Outdoor activities with a healthy dose of curiosity, brought to you by Laure Latham
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Today, someone from the Bernal Heights Parents Group asked if anyone knew of a “Living Museum” in the vicinity of the Bay Area. She is reading The Little House series to her 4 year old and would like to show her “an iron bellows, someone making wagon wheels, someone working on a loom, etc.” I looked at the calendar and thought, “OMG, most state historic parks have their “historic days” celebrations around springtime. Time to get crackin’!” So here it is.
Where can you find crowds of costumed docents playing the banjo, dancing Russian polka or baking bread wearing funny bonnets in open air ovens? Let’s go back in time.
My first choice in the Bay Area is first and foremost Ardenwood Historic Farm in Fremont. It’s an 1870s historic farm in all senses of the term. There you go see a blacksmith at work in the forge, card freshly sheared wool with a docent who then spins it into yarn, listen to late Victorian live music or visit the “gingerbread Victorian” Patterson House. Check here for their special events, including the funky Scottish festival called Tartan Days. On regular days, you can partake in regular farm activities such as checking for eggs at the chicken coop or bringing hay to the livestock. Moving back in time.
Columbia State Historic Park is a real gold mine for Gold Rush fans. The town’s 1850s business district has been entirely preserved with shops, two – working – hotels and restaurants. Since the park includes two hotels, the latter are very active in organizing theme nights such as the Gold Rush Fandango and Casino Night. Families are not forgotten with events ranging from History Mysteries Summer 2009 (investigate an 1850s crime) to Back to School 1861 (ring a bell, climb the old staircase to the upper floor or experience the 1860s class in session), or Lamp Light Tours of Columbia (early December only).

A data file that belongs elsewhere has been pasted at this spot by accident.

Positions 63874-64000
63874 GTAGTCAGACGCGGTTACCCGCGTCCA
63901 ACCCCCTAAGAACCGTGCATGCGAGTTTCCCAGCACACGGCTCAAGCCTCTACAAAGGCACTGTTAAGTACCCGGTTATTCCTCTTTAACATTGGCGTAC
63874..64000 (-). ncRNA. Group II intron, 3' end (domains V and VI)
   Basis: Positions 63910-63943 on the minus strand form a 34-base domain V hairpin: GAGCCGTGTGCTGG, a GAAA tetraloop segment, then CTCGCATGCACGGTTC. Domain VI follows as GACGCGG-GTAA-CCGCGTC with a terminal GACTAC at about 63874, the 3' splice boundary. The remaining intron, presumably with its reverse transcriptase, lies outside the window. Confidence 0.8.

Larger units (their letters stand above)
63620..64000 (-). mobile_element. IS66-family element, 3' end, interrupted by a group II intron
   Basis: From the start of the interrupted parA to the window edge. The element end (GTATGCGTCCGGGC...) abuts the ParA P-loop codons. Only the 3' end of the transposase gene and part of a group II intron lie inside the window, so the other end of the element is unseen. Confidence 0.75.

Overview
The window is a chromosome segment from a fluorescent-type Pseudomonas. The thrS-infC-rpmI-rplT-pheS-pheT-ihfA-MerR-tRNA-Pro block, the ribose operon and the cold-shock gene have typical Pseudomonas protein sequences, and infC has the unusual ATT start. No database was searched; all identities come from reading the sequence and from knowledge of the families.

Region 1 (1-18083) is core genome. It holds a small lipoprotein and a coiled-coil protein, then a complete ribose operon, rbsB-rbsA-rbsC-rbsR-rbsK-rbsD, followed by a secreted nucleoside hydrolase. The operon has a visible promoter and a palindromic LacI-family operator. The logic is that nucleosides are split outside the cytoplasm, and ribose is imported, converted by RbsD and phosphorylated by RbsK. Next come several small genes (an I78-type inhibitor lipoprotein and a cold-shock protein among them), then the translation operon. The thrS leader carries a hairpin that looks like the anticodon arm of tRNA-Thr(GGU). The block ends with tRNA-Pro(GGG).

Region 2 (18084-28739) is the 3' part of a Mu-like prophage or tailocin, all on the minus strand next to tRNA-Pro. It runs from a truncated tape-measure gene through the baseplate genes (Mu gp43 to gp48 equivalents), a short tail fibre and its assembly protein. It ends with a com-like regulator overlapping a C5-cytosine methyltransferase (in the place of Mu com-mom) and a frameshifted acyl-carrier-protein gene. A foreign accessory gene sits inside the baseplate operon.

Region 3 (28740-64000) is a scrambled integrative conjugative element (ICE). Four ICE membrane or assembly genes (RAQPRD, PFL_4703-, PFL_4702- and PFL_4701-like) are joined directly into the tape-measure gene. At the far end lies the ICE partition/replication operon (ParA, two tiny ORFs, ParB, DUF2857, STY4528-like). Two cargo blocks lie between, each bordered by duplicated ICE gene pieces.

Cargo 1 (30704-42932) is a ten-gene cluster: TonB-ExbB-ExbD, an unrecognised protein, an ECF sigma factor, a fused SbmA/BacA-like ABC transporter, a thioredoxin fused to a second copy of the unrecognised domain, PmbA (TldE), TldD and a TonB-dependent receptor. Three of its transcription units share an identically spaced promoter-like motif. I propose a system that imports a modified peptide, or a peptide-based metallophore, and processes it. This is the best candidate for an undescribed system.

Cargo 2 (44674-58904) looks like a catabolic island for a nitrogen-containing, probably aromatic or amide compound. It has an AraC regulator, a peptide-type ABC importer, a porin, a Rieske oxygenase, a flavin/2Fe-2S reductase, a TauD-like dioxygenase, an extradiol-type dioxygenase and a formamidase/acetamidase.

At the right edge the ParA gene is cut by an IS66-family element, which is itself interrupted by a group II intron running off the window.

Nearby places that also feature living history days are the Empire Mine State Historic Park (whose garden and upscale Snow White-type Bourne cottage are well worth the drive), the Marshall Gold Discovery State Historic Park (where it all began – the California Gold Rush that is) or Malakoff Diggins State Historic Park (a preserved gem of a one-street hamlet in the sierras).
For a bigger scale production, drive to Sacramento during Labor Day Weekend and enjoy Sacramento’s Gold Rush Days, four days of Wild West re-enactment on dirt covered streets. Last year we thoroughly enjoyed the old-fashioned games, the dancing, the street battles and the precious old school with its quaint desks and black board. Moving back further in time.
How about …. early 1800s? San Juan Bautista State Historic Park is the largest of the California Missions, features the only Spanish plaza left in California and is where Hitchcock shot the dramatic scene when Madeleine falls from the tower in Vertigo. This weekend on May 2-3, San Juan Bautista will feature a California Indian Market & Peace Pow Wow to celebrate Cinco de Mayo. If you can’t make it this weekend, each first Saturday of the month, the park offers Living History Days with docents dressed as miners, Civil War soldiers or stagecoach drivers. For a full-on family experience, check out the Early Days at San Juan Bautista on June 20, 2009. There will be a lotta’ costumed docents walking by. Can we go back any further in time? Yes we can!
Fort Ross State Historic Park between Jenner and Sea Ranch is an 1812 Russian-American settlement. A favorite for school visits and camping overnights, Fort Ross is the southernmost Russian colonization outpost in North America and features a real fort. Inside you will find a beautiful (reconstructed) Orthodox chapel, an 1836 house, the army barracks, and blockhouses. This Saturday, May 2nd, 2009, Fort Ross will host its Spring Celebration also known as Krasnaya Gorka. If you can drive the 2.30 hours from the Bay Area, you will be rewarded with circle dances, games, baking and songs. If you can’t make it on Saturday, July 25, 2009 (also a Saturday) will see the fort’s Cultural Heritage Day celebration, a rememberance of Russian America as it was between 1812 and 1841.
For a radical move back in time, hit the John Day Fossil Beds National Monument in Oregon on the first Sunday of each month for their Jurassic Day with live dinosaurs roaming the grounds and giant carnivorous plants rides on wheels. Just kidding! Don’t contact the NPS for this.
Now, if you know of other living history days, feel free to share them by commenting below.